The Three Stages of Transformation

by Jeffrey S. Deckman 23. May 2012 11:40

Understanding How People Change

The 3 Stages to Transformation

 The mere thought of “Change” causes many people more fear than almost anything I can think of, except perhaps death, public speaking and someone from the government showing up with an offer to help. But, I submit that the reason people fear change is because they see it as a destination as opposed to what it really is. Change is simply the first step in an evolutionary process, which in time, becomes the new normal.

 This month’s article is going to provide a unique perspective and some new paradigms on this subject. It will identify the 3 specific stages that people and/or organizations must always go through as they transform themselves to adapt to the newly emerging conditions and situations unfolding around them.

 Understanding these dynamics of transformation has helped me greatly when working to help people and organizations re-design, reboot and transform any aspects of themselves, including myself. Hopefully they will help you too.

 Paradigm Shift:

I will start out by arguing against the myth that people fear change. Believing that people naturally fear change is not only a limiting presumption but it is simply not true.  And I can prove it.

 If you decided to buy a new car today would the thought of changing your old car for a new car scare you? I think not. What if you just got that promotion you were working so hard to get? Would that strike terror in you? Or, how about hearing that your salary is being “forcibly changed” upwards by 25%! Would you hide in bed the next day? Obviously not. Unless you were nursing a celebratory hang over!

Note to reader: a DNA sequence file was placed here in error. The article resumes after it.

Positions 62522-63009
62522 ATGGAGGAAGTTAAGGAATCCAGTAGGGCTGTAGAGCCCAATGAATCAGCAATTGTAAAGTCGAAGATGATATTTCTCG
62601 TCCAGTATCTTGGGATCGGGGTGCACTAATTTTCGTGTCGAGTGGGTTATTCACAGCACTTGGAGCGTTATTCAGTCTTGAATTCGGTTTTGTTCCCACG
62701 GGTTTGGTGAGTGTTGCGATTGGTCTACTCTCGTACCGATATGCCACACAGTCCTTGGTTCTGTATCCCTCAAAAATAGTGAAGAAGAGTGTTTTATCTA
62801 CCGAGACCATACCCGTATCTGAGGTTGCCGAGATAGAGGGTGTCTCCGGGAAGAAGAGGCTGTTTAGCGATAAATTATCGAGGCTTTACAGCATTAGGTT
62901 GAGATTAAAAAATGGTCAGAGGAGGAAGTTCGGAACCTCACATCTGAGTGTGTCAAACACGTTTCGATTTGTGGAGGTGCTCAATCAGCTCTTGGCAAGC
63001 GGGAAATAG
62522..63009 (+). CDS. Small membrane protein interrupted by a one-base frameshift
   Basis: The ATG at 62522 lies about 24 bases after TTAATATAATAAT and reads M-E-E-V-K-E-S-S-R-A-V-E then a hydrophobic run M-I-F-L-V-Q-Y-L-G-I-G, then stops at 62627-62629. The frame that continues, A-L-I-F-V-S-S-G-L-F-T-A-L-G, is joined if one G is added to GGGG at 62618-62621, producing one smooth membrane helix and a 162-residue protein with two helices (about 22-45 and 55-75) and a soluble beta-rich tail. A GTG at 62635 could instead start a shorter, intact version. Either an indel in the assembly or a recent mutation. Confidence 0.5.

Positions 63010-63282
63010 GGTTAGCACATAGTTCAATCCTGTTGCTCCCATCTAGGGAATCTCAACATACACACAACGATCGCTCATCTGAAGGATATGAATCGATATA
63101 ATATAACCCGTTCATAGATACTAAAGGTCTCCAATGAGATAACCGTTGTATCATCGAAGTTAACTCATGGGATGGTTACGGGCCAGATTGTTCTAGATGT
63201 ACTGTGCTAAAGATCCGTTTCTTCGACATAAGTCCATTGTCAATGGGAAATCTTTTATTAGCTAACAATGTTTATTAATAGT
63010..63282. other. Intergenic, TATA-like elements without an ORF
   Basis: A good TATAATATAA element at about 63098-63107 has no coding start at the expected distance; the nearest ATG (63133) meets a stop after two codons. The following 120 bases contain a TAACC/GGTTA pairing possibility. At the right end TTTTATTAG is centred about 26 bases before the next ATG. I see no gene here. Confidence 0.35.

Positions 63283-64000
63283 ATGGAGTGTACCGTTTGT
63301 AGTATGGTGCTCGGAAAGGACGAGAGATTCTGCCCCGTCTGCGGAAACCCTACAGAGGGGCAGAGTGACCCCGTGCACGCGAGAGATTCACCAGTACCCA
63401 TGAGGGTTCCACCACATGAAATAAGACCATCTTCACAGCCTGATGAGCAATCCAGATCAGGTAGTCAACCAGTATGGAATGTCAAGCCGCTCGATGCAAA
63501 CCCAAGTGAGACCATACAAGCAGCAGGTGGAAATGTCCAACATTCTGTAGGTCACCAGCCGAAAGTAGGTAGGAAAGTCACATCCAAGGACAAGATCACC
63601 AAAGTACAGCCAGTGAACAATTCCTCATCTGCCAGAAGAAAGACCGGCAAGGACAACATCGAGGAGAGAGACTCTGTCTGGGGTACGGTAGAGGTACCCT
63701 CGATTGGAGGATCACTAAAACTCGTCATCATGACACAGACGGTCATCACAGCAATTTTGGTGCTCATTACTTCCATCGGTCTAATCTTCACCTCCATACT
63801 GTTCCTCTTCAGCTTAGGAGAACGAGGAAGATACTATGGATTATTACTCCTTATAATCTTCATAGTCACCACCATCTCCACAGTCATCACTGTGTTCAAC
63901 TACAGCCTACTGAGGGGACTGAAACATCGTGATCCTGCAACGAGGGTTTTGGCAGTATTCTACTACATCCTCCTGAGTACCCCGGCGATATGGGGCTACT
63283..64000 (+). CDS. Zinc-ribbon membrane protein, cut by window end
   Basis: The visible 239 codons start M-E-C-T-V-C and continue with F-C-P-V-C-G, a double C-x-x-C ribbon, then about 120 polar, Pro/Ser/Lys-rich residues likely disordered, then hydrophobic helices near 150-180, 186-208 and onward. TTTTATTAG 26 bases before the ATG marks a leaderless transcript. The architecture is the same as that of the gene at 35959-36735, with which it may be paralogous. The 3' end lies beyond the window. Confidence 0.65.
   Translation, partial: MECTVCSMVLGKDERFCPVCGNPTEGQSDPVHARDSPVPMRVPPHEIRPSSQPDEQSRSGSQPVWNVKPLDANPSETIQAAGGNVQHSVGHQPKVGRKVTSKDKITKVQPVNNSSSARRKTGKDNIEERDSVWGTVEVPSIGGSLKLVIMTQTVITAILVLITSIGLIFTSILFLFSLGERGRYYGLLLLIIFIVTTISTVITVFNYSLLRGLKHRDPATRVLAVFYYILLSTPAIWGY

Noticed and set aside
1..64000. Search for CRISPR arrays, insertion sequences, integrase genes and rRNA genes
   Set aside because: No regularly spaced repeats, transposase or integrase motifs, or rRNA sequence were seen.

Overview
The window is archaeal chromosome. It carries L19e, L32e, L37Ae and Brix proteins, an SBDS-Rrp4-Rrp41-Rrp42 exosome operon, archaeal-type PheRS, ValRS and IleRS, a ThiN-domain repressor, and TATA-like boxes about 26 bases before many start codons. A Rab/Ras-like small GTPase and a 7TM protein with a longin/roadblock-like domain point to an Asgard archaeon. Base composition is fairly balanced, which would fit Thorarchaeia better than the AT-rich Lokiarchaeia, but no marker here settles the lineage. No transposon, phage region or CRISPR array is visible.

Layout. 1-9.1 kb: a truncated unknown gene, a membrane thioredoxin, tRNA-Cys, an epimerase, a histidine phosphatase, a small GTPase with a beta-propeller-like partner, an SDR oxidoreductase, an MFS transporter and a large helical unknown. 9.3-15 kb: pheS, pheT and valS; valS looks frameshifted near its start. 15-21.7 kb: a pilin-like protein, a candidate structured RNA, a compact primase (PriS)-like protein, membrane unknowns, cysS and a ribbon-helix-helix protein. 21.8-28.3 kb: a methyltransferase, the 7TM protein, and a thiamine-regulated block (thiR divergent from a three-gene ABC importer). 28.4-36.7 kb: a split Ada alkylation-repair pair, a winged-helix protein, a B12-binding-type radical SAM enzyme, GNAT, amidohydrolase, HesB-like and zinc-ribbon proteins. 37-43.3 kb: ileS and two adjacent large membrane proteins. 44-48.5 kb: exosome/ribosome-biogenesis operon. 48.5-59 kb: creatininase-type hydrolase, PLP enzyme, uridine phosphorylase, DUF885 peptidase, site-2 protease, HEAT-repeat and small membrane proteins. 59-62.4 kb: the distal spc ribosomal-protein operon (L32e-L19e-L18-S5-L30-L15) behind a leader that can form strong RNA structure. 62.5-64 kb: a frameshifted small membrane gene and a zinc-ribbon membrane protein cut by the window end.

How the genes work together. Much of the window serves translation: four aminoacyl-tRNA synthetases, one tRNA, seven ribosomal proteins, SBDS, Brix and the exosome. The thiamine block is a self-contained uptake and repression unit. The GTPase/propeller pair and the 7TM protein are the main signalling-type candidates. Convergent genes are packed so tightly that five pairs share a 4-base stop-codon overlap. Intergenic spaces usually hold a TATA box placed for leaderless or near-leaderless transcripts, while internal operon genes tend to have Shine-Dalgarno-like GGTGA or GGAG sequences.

The point is that we don’t fear change. What we fear is that which we think may result in a decrease in stability or security.. So, FDR was right. What we fear, in actuality, is FEAR itself. The reasons for fear are many but the truth is evolution hardwired for fear as a survival mechanism. Thanks goes to the Amygdala.

At the core of all of this is the fact that we fear anything which we don’t understand that we perceive may threaten us.

 So it stands to reason the more we understand the “Change process” the less we will fear it. So let’s get to it.

           

The 3 Stages that lead from “Change to Changed”

The 3 stages of this evolution are Change, Transition and Transformation.

Change:

This first step can be defined both as a situational phenomenon that may sometimes be temporary as well as what the person feels hey are being called upon to do; for instance, when a situation changes people are then called upon to change.

 Situational change refers to any number of “newness” elements ranging from a departmental shift to the appointment of a new boss. Changing events are seen as external to us and are reflective of a shift in our environment.  Yet changes in people are always internal first and they challenge us to shift our consciousness if we are to adapt.